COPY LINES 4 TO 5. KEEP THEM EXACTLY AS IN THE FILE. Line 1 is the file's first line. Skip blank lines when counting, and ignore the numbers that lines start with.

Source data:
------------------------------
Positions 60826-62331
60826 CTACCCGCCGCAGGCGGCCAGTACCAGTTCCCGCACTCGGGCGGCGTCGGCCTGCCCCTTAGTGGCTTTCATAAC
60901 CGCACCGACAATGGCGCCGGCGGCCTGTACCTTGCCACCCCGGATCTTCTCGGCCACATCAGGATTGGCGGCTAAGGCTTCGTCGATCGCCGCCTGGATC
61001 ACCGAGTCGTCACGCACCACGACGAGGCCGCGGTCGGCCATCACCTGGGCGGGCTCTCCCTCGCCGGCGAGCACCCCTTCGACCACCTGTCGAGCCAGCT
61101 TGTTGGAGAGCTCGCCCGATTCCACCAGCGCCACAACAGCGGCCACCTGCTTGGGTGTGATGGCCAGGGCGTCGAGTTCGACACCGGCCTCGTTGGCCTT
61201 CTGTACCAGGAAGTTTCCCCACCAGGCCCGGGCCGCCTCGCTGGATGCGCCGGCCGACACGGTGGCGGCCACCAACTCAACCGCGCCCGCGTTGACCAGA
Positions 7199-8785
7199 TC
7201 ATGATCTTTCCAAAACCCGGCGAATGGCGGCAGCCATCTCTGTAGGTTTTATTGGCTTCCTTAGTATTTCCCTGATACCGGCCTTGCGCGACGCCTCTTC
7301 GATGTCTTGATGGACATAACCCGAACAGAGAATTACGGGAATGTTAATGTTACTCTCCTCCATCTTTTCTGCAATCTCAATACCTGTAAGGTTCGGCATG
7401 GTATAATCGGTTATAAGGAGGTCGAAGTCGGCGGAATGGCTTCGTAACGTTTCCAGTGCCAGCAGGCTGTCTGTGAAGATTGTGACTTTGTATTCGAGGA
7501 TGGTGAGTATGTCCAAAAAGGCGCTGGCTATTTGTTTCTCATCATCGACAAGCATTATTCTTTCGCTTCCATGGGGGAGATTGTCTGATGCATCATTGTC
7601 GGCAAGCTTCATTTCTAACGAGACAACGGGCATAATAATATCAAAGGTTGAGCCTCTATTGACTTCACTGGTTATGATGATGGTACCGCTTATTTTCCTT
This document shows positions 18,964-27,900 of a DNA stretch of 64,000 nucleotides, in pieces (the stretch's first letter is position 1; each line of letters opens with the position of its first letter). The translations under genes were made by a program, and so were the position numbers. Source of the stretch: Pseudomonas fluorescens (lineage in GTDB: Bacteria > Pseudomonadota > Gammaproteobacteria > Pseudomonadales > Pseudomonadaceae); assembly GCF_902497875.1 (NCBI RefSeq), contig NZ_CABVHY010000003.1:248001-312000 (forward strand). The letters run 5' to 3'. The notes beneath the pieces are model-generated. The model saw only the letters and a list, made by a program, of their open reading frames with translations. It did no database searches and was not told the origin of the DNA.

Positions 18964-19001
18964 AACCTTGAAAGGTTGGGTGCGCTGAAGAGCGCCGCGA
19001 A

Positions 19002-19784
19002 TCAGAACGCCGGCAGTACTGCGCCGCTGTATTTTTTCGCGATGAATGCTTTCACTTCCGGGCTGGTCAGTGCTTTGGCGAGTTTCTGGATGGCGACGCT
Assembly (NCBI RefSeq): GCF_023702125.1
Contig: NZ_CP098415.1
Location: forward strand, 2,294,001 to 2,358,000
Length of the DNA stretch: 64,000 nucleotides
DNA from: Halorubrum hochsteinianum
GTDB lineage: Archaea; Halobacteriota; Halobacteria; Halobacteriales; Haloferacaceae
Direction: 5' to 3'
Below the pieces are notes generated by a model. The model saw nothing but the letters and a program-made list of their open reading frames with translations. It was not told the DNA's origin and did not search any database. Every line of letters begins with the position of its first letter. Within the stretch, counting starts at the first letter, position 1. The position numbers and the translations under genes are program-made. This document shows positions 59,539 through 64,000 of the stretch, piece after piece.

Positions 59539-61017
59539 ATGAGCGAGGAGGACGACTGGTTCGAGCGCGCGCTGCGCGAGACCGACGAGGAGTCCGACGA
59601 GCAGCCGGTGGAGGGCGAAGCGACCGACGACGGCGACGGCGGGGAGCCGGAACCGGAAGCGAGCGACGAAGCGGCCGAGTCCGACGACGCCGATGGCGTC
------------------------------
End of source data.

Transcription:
61001 ACCGAGTCGTCACGCACCACGACGAGGCCGCGGTCGGCCATCACCTGGGCGGGCTCTCCCTCGCCGGCGAGCACCCCTTCGACCACCTGTCGAGCCAGCT
61101 TGTTGGAGAGCTCGCCCGATTCCACCAGCGCCACAACAGCGGCCACCTGCTTGGGTGTGATGGCCAGGGCGTCGAGTTCGACACCGGCCTCGTTGGCCTT